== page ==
- Snap turned in a disastrous third-quarter earnings report that saw its stock plummet as much as 22% in post-market trading.
- Short sellers pared positions in the weeks leading up to earnings, costing themselves potentially huge profits that would have resulted from the stock drop.
- Even Tencent’s acquisition of a 10% stake in Snap couldn’t rescue the company’s shares, which are still trading down about 15% in early trading on Wednesday.
Snap may be the most shorted app-based company in the world, but traders betting on a decline in the stock just took their foot off the gas at exactly the wrong time.
They covered $US115 million of their positions in the week leading up to Snap’s disastrous earnings report, and trimmed $US278 million from a year-to-date high reached in mid-October, according to data compiled by financial analytics firm S3 Partners.
As Snap’s stock plummeted as much as 22% in post-market trading after reporting smaller-than-expected user growth and a huge drop in advertising rates, those short sellers who exited their positions missed out on a potentially huge windfall.
While Snap bears certainly reaped at least some healthy profits from the decline — after all, S3 Partners says that $US1.7 billion of the company’s shares are still held short — there’s no denying that many will be lamenting the missed opportunity.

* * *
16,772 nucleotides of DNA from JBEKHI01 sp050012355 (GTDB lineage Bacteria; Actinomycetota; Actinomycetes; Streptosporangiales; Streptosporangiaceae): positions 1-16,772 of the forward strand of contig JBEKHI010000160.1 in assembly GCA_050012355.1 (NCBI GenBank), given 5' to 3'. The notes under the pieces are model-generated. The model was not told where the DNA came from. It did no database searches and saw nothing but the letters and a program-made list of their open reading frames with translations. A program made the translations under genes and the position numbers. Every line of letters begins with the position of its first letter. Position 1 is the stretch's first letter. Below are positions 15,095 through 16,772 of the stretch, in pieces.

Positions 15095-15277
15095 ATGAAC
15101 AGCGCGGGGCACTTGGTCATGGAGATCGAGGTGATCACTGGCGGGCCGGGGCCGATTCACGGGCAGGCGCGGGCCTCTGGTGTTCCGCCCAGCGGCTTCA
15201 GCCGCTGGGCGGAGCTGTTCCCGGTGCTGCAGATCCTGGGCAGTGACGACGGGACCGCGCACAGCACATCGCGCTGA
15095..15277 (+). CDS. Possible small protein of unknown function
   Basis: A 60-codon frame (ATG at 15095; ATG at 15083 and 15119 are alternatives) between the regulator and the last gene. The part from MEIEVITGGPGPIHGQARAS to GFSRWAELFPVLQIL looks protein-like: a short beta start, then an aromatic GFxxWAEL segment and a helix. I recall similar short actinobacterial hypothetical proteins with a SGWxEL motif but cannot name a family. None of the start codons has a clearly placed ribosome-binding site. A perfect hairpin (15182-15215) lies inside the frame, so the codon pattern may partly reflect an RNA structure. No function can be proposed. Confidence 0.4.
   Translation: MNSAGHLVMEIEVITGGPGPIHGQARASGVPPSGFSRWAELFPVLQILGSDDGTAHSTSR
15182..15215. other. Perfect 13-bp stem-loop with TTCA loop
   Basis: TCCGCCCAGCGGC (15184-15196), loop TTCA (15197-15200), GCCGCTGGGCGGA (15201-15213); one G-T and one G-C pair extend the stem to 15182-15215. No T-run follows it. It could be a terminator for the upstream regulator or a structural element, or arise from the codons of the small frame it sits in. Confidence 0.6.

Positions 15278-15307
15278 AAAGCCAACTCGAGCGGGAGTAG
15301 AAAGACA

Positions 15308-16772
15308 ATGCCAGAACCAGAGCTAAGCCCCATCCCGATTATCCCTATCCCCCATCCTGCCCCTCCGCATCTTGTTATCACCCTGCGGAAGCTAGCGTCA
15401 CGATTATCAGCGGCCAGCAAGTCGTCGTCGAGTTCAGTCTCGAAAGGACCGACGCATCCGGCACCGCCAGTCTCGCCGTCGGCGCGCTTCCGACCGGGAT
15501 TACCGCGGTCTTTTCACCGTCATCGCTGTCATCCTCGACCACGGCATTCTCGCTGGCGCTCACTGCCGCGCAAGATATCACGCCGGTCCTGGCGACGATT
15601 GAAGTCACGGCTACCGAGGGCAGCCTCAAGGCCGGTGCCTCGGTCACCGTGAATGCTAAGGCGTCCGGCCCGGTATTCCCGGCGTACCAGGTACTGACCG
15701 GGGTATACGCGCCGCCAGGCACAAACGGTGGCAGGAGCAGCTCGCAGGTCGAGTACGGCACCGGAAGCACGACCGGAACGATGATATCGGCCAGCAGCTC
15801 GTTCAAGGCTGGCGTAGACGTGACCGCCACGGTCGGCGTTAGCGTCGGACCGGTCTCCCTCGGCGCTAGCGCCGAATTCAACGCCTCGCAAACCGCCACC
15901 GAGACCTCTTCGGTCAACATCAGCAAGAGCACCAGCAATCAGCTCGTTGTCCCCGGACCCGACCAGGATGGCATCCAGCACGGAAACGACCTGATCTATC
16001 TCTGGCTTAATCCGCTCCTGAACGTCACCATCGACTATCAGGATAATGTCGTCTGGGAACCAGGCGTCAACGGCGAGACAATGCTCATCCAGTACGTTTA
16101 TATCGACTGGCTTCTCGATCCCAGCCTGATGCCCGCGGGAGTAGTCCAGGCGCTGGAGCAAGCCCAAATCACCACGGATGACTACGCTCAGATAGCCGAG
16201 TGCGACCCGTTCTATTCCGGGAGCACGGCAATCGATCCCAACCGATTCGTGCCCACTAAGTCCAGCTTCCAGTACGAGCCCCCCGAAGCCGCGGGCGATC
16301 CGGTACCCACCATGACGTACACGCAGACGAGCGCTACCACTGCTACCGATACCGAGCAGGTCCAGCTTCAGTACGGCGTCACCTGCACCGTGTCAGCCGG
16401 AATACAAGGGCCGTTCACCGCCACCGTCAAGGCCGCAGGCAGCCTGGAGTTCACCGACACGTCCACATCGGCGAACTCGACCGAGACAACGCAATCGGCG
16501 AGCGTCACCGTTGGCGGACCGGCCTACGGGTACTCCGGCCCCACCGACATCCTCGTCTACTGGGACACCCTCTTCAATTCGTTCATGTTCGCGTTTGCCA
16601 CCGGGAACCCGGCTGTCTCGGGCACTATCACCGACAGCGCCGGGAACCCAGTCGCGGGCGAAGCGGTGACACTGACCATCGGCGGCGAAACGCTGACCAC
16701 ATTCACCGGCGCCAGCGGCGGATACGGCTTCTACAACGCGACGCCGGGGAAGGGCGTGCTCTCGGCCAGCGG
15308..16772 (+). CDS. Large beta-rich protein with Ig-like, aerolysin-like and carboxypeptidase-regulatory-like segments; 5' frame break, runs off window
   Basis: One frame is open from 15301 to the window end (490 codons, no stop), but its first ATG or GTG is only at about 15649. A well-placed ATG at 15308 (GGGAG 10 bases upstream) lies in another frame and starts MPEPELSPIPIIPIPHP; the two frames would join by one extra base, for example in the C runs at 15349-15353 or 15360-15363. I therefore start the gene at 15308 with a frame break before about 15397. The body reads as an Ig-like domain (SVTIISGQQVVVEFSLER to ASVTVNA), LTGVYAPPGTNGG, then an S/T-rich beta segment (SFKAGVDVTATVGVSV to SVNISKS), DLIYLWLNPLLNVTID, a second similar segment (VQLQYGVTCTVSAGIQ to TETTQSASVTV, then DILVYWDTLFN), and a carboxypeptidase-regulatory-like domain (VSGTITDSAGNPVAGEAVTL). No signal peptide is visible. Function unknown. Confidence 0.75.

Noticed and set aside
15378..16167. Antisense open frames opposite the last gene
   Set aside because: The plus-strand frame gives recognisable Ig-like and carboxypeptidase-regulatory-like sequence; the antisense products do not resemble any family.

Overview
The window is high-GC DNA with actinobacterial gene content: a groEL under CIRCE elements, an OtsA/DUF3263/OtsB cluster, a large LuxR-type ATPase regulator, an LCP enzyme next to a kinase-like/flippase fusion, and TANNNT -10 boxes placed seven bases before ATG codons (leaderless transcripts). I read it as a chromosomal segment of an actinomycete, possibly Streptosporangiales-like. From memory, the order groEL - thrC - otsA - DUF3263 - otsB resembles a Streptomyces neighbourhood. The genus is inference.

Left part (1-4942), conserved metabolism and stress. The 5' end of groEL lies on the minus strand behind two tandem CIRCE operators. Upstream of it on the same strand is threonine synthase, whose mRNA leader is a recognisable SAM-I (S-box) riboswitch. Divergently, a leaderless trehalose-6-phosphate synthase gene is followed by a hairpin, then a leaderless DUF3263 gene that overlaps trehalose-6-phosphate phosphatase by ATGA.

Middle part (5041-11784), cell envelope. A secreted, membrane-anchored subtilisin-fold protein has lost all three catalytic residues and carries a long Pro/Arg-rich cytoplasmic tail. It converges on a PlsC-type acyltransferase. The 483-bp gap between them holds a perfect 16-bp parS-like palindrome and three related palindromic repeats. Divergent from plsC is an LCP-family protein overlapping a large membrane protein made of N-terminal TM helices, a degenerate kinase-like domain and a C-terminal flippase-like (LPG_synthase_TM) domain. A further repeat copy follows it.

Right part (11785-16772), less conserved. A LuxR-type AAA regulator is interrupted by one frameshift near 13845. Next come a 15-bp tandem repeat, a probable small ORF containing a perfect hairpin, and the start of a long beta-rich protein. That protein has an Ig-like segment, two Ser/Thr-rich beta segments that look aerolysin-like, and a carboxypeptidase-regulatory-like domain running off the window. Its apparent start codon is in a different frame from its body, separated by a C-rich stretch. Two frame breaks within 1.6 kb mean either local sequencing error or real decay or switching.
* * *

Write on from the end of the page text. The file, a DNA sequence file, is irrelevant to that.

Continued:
Their short covering was nearly rewarded in early-morning trading as Chinese investment holding company Tencent made a 10% investment in Snap, according to a CNBC report. The news temporarily erased most of the loss almost immediately, before more sellers stepped in and pushed shares back down. Snap was trading down about 15% in pre-market trading as of 8:06 a.m. ET.
The fact that short sellers pared their positions heading into earnings is fairly surprising, considering the 18% implied share move being signalled by the options market the day before, according to Bloomberg data.
While it’s possible that traders figured Snap’s already-damaged stock couldn’t possibly fall much further, or perhaps they were just outwardly bullish on the company’s earnings prospects, it’s still surprising that they went so far to dent the profits that would result from a huge share drop.
Snap’s stock is now down 20% since its initial public offering at $US17 in March, and with the way things are going, short sellers might think twice before throwing in the towel on positions in the future.
Get the latest Snap stock price here.